Ameritrade: Hanging Tough

Analysts expect the broker to report higher March-quarter earnings, thanks partly to diversification away from trading

It was fitting that Ameritrade (AMTD) went public in March, 1997, right before the technology- and Internet-inspired stock market rally created one of the biggest bubbles in market history. Back then, Ameritrade was primarily a discount broker, catering to high-flying day traders. The end of that bull market wiped out many of Ameritrade’s best clients and the company’s stock price, which plunged by over 90% from its peak of $62.79 in April, 1999 before bottoming two years later.

Ameritrade is no longer the same dot-com era trading outfit. While still dependent on trading for around 40% of its earnings, Ameritrade has turned to acquisitions to branch out into other areas of the financial world. In 2006, it purchased TD Waterhouse, allowing it to offer enticing money market rates and boost its asset base. In May 2007, it acquired the Fiserv Investment Support Services Division, continuing TD Ameritrade’s expansion from a pure trading business to a more viable competitor with Charles Schwab (SCHW) and Fidelity.

But once again, like other brokers, Ameritrade is facing challenging market conditions. Ameritrade said trading volume in February rose 8% from the same month a year ago, but fell 18% from January 2008. On Apr. 15, competitor Schwab reported a 10% increase in trading volume for the March quarter. "It suggests the retail customers are hanging tough in a difficult market," said Friedman Billings Ramsey analyst Matt Snowling.

On Apr. 17, Ameritrade will reports results for its March quarter, giving investors a glimpse of how its diversification efforts are paying off. Analysts expect the company to earn $0.31 per share, an increase of nearly 35% over last year. Like last quarter, when TD Ameritrade reported earnings of $0.40 per share, beating estimates of $0.39, the company could beat by a penny or two.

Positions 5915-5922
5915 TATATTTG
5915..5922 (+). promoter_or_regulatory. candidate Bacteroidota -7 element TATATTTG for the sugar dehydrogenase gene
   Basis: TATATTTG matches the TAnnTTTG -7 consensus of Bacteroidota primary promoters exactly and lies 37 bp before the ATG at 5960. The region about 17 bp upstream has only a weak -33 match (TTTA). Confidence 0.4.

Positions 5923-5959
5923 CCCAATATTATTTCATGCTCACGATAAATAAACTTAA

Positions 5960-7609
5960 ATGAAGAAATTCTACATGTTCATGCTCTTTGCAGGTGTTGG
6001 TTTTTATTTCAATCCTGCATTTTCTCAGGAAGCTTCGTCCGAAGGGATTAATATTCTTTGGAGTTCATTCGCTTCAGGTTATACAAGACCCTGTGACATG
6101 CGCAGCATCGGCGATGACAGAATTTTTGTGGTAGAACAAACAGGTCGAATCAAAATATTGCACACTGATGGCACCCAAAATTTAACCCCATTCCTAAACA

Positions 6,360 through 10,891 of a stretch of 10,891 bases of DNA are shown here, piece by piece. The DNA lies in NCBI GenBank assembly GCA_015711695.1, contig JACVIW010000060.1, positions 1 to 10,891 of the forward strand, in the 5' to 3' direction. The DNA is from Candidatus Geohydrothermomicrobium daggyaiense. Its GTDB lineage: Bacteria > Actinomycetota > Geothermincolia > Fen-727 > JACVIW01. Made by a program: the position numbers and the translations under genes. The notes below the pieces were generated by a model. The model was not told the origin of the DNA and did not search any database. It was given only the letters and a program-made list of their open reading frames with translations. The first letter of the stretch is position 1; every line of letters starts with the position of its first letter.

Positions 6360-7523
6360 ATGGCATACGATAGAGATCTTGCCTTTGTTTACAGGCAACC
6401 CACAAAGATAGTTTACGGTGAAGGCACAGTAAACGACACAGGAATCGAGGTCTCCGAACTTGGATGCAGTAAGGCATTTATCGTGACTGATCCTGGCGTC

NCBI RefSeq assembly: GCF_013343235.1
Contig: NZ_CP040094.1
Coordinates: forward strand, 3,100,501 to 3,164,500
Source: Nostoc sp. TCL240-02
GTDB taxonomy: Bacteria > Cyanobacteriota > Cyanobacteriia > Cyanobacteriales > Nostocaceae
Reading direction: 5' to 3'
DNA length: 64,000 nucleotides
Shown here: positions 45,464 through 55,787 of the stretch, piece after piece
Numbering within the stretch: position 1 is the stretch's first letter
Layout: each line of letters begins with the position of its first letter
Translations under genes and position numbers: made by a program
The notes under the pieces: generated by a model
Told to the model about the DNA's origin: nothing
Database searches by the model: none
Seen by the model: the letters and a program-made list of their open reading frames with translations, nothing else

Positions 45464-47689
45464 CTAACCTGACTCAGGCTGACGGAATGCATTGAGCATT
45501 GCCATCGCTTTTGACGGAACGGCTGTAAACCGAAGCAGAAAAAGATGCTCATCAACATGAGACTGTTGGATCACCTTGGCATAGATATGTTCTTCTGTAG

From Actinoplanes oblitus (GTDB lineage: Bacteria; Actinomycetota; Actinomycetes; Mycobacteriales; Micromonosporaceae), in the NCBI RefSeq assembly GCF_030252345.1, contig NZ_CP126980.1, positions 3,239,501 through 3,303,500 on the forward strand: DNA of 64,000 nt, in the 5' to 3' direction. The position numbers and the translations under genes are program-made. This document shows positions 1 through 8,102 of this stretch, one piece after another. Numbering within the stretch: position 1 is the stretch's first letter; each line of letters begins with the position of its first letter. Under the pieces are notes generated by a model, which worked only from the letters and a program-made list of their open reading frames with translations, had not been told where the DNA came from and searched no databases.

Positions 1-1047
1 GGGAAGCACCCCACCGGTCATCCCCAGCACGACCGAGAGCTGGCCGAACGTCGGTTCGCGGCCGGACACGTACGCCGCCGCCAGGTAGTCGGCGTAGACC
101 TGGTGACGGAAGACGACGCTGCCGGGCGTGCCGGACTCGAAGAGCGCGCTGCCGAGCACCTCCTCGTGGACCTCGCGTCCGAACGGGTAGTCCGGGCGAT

But the proof of Ameritrade’s progress won’t necessarily be in the earnings, but in their breakdown. If the revenues from the non-trading business increase by a few percentage points, "that would be a positive," says UBS analyst Michael Carrier. "People would see that as gaining transaction."

Shareholders, however, have to wonder if it will be enough to knock TD Ameritrade’s shares out of their trading range, as they’ve been bouncing back and forth between $15 and $21 a share for the last two years. "To give them some credit, to be steady or stable in this environment is pretty good," Carrier said.

Looking ahead, current volatility in the markets won’t make it easy. Trading historically slows down in the second and third quarters. Many investors may choose to stay on the sidelines rather than risk their cash. Asset-based revenues from lending customer funds, and fees from money market accounts and other products, will be under some pressure if the markets continue their downward slide. Falling interest rates will also mean they make less money from lending activities.

But at least Ameritrade isn’t fully at the mercy of its trader’s whims. Wrote Goldman Sachs analyst William Tanona in a recent report: "Ameritrade is less dependent on trading activity today, which should help alleviate some pain should an economic slowdown negatively impact trading volumes."